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Re: TAG Comments on XHTML 2.0 and HLink

From: Mike Champion <mike.champion@softwareag-usa.com>
Date: Thu, 26 Sep 2002 10:09:29 -0400
To: www-tag@w3.org
Message-id: <B0ZU74D9VT6261OICDA52SUKFRPI.3d931519@MChamp>


Steven Pemberton writes:

> That the TAG doesn't yet understand how XLink gets in the way of combining
> with other specifications will be the source for much future discussion,

It's exactly this aspect of the TAG's decision that causes me the most
consternation.  The decision seems to have been taken on the grounds
of making the W3C specs consistent with one another rather than on the
basis of a deep understanding of the technical issues involving HTML and
XLink.  That is very desireable *goal* of the W3C, and was a reason for
the TAG's formation.  Unfortunatately, (to pick up on Didier Martin's
point)  coherence doesn't come from a committee vote, but only 
after lots of thought, experiment, creativity, and flexibility by
all concerned.  

As I understand the history of mathematics, for example, it was a
very long and hard struggle for any particular discipline to find a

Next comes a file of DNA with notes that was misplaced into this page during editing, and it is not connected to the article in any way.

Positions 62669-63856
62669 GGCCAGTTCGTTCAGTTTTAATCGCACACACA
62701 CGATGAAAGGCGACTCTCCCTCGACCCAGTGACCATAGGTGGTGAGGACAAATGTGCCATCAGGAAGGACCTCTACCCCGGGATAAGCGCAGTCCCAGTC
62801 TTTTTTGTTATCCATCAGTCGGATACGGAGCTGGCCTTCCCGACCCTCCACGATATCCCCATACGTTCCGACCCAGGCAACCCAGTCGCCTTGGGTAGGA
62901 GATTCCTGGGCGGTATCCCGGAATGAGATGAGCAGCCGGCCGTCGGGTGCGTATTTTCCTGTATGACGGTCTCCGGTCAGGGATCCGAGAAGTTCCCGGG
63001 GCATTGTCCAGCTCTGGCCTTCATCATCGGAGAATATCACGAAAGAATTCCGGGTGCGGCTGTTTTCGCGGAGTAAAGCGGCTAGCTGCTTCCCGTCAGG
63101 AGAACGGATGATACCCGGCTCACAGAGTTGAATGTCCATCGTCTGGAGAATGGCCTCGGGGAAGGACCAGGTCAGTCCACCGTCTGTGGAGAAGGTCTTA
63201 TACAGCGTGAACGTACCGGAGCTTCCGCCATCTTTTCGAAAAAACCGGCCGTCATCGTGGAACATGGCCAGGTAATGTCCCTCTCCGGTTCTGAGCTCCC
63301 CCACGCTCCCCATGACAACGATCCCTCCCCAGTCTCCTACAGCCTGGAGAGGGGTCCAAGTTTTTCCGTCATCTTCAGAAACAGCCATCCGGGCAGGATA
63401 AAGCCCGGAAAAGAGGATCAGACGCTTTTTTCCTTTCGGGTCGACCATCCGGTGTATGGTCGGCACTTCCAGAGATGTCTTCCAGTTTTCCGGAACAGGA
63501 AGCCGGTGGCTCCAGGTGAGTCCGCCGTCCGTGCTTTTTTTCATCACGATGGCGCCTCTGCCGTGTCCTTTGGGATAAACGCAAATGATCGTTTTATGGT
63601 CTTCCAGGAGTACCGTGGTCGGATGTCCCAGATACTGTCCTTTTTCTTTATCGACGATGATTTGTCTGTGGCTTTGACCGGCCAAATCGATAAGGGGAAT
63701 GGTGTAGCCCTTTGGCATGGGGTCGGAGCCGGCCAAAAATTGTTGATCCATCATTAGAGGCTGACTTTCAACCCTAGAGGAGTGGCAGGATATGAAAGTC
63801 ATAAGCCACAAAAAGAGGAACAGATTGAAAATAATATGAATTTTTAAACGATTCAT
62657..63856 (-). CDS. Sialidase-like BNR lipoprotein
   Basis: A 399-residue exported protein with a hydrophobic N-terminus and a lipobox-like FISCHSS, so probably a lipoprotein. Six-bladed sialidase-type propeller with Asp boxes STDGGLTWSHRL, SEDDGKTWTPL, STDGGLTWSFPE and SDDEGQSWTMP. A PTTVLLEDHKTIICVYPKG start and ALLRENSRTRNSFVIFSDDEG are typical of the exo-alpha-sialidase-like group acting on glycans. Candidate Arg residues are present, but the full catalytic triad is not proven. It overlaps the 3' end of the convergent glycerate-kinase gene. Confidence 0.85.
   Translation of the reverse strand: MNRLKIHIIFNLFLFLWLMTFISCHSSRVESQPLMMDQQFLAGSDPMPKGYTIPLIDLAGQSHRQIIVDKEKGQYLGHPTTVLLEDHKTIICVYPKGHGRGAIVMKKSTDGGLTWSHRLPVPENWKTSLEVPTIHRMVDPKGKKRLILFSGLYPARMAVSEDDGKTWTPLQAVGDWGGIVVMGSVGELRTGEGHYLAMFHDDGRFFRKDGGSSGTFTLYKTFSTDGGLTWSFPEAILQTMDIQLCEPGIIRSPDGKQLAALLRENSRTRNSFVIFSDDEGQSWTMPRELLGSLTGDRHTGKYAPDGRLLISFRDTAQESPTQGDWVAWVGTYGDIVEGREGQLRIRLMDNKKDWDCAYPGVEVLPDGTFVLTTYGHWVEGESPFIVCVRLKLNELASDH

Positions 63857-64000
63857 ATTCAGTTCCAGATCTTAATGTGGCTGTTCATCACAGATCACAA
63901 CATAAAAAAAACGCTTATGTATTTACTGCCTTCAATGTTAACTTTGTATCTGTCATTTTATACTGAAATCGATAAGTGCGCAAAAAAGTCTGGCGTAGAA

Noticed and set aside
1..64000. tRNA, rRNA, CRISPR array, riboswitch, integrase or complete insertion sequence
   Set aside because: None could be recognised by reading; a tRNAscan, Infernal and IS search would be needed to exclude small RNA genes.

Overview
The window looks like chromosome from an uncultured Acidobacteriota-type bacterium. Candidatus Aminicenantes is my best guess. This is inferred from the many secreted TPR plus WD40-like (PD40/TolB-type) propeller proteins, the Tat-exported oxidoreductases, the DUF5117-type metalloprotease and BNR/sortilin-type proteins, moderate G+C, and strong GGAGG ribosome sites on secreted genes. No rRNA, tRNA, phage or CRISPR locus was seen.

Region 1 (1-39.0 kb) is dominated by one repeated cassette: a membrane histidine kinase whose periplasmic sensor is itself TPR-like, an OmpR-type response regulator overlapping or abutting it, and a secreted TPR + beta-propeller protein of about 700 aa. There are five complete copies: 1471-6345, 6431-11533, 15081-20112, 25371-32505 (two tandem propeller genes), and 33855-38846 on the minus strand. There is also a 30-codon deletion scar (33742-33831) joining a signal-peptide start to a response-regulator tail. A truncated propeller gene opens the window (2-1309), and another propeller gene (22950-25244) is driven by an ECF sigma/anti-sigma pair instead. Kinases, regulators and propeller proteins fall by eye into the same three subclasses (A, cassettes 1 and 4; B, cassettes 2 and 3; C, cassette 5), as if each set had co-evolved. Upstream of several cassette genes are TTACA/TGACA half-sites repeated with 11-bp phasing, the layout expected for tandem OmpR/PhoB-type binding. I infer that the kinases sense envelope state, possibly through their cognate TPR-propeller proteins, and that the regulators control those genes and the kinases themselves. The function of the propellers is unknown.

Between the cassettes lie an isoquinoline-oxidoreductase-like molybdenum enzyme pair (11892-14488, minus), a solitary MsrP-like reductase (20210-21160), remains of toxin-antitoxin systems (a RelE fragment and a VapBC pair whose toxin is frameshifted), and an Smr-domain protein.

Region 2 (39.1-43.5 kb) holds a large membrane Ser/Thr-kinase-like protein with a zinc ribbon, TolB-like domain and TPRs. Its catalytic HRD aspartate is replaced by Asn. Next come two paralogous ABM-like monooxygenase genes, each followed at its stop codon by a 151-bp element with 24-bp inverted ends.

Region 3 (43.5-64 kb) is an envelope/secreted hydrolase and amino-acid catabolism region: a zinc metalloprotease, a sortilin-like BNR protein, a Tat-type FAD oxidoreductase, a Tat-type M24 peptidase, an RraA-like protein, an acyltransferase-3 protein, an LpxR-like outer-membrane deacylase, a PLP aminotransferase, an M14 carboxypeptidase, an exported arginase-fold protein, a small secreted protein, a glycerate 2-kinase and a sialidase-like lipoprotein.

set of "axioms" that were both powerful and consistent.  It can't be done
by fiat;  I'm reminded of the (possibly apocryphal) story of
the Kentucky legislature voting to set the value of PI at exactly 3.14 because
the rest of the digits were too, uhhh, irrational.  Or the story that Gauss 
didn't dare to publish his exposition of non-Euclidian geometry because 
he feared the wrath of of the mathematical community that valued "coherence"
over more profound truth. 

The W3C simply can't pretend that the first Recommendation 
in an area is sacrosanct, or that local consensus is the
path to global truth.  Local consensus codified in a Recomendation is
a way for competing companies and researchers to move forward in a way
that minimizes the gratuitous differences among their approaches, maximizes
the re-use of components, and minimizes the pain to our "customers." 
That's not "global consistency" but it beats hell out of chaos!
 
The TAG has a role to play in guiding WGs to operate in a way that encourages
global consistency, certainly.  Still, this has to be a two-way street -- 
old Recommendations may need to be refactored, current WG's more strongly 
encouraged to work toward a global consistency -- and this will require
hard work by the subject area specialists in the wG as well as guidance
by the TAG.  

We need to work for conceptual integrity, not foolish consistency.

[NOT speaking on behalf of the Web Services Architecture WG, only expressing
my personal opinion]
Received on Thursday, 26 September 2002 10:11:59 GMT

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